The famous 'Button Hoard'

Looking back now and reflecting on this dig fills me with fond memories, not because of all the amount of finds. It started the ERH tradition with the founding members that finds like this should be shared out. What on earth would I have done with all those buttons if I had taken the lot home. How greedy must some people be to even consider that? However, lets start at the beginning.

It was our first visit to a new site, an old RAF base not a million miles from home. The four of us, Alan, Jay, Pope John and myself wondering along swinging the detectors and finding pretty much nothing. Literally nothing in my case, as it was woodland we started to spread out further and further. I could no longer see Alan or Jay and John was only just visible. I had a signal, a terrible signal but as it was my only one I started digging. I had a small shallow hole when I spotted a lone button. On hands and knees I picked it out the dirt, then noticed another, and another. A quick wipe of the loose spoil revealed more and more. I called to John who came over and I think swore at me. I said he should probably help as there looked to be a lot. The hole was opened right up and items were everywhere...

We started pulling out handful's of buttons, both metal 4 hole, regimental buttons and Bakelite. As well as these was a whole heap of webbing parts and metal dogtags. Of course at the time even we were of the assumption that ALL metal dog-tags were post WW2. Although it would turn out that these were post war, that rumour would be quashed later on. We spotted Jay and Alan in the distance heading vaguely in our direction. we shouted and they came over. Amazed at what was going on, they soon were on hands and knees too plucking out button after button and pilling up into any bag, pouch, cup, available. One of the most useful things that we found in the hole were a pile of army metal plates. We were soon filling those up with buttons and buckles too. At last something different came out the hole, a M1944 Pattern British Army water-bottle. I gave it to Jay, it didn't excite me much. Plus he seems to have a weird thing for water-bottles! Then another item that was different, an RAOC shoulder title, a pencil and a coil of thread were the only items that were not buttons, buckles or dogtags.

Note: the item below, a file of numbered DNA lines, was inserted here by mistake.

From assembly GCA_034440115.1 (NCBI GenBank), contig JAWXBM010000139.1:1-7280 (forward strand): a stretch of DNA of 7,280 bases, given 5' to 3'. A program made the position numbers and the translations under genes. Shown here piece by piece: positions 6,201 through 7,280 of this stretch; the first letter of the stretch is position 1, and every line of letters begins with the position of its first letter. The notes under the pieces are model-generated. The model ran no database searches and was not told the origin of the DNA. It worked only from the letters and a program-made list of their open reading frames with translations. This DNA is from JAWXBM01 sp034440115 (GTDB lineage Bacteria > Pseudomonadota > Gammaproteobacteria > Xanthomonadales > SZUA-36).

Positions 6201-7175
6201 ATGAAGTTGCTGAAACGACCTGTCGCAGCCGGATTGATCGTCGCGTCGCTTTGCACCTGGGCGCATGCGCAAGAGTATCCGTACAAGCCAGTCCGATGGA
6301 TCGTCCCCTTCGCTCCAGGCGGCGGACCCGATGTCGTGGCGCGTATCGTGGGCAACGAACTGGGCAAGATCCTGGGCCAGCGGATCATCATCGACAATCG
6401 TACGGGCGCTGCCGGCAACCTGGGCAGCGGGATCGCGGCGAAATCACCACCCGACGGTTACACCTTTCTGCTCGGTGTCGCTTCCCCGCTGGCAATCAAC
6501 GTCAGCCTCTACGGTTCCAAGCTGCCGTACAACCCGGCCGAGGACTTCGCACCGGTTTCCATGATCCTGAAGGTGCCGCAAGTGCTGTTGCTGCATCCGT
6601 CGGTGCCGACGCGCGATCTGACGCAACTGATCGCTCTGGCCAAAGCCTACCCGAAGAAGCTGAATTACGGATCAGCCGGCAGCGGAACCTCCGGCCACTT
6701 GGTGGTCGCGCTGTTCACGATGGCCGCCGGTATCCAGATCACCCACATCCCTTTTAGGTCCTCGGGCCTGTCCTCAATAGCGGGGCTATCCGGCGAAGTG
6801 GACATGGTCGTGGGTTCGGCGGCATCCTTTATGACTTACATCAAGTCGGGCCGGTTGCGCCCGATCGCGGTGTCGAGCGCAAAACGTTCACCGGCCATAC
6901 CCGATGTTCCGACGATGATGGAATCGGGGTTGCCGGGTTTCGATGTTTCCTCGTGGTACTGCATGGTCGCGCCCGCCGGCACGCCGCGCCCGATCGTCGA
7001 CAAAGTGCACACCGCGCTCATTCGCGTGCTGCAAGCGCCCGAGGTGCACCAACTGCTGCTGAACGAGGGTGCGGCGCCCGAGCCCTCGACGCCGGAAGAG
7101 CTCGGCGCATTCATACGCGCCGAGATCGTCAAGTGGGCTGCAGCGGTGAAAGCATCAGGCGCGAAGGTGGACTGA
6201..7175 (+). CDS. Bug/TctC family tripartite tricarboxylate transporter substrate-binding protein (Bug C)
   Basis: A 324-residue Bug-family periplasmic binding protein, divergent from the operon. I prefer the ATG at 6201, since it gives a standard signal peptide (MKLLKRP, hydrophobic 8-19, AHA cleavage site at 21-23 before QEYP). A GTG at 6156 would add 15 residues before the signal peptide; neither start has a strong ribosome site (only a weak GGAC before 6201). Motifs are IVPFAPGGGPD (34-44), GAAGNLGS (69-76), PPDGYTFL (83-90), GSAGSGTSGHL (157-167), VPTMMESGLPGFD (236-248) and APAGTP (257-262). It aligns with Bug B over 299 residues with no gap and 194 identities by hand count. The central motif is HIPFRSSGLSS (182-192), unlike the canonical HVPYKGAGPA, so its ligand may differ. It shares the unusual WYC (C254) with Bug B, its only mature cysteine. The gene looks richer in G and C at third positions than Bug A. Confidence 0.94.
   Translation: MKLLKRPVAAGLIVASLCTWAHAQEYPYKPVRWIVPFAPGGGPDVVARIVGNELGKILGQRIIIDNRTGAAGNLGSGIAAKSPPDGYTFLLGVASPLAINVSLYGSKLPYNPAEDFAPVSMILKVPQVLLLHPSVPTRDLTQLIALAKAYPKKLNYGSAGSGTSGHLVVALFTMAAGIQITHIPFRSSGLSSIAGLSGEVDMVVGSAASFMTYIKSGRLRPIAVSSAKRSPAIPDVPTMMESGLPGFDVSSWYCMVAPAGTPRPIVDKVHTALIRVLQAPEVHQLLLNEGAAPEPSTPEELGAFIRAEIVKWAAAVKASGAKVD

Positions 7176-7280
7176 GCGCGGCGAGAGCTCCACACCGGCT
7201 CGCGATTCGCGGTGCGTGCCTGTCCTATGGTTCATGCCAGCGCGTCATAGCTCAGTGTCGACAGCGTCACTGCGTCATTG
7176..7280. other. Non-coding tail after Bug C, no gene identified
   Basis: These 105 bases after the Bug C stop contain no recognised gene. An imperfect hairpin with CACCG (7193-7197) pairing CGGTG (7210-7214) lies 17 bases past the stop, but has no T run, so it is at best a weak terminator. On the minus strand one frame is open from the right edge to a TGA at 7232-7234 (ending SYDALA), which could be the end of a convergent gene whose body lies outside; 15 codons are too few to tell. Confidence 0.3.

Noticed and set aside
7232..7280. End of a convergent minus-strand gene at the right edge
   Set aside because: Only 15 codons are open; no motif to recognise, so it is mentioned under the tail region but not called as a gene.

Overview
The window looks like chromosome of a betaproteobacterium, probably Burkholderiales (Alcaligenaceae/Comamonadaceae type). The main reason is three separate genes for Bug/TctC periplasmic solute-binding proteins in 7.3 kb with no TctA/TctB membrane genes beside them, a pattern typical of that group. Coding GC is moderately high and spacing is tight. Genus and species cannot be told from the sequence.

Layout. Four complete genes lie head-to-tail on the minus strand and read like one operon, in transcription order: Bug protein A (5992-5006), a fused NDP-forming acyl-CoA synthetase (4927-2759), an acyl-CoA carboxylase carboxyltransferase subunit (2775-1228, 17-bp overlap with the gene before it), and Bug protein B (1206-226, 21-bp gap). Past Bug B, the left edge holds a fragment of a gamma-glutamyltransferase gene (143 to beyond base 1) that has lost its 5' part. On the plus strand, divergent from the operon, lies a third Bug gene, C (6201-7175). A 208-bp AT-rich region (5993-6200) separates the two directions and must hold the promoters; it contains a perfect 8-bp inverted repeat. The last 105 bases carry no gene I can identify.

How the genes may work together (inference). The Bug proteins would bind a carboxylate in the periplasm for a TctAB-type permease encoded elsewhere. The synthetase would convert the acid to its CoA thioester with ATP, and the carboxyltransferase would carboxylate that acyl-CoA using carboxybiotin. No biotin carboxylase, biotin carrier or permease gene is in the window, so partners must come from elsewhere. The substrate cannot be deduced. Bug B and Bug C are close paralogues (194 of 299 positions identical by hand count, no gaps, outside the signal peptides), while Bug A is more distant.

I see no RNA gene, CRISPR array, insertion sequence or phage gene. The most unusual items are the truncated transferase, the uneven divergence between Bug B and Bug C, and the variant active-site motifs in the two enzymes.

We started pulling out handful's of buttons, both metal 4 hole, regimental buttons and Bakelite. As well as these was a whole heap of webbing parts and metal dogtags. Of course at the time even we were of the assumption that ALL metal dog-tags were post WW2. Although it would turn out that these were post war, that rumour would be quashed later on. We spotted Jay and Alan in the distance heading vaguely in our direction. we shouted and they came over. Amazed at what was going on, they soon were on hands and knees too plucking out button after button and pilling up into any bag, pouch, cup, available. One of the most useful things that we found in the hole were a pile of army metal plates. We were soon filling those up with buttons and buckles too. At last something different came out the hole, a M1944 Pattern British Army water-bottle. I gave it to Jay, it didn't excite me much. Plus he seems to have a weird thing for water-bottles! Then another item that was different, an RAOC shoulder title, a pencil and a coil of thread were the only items that were not buttons, buckles or dogtags.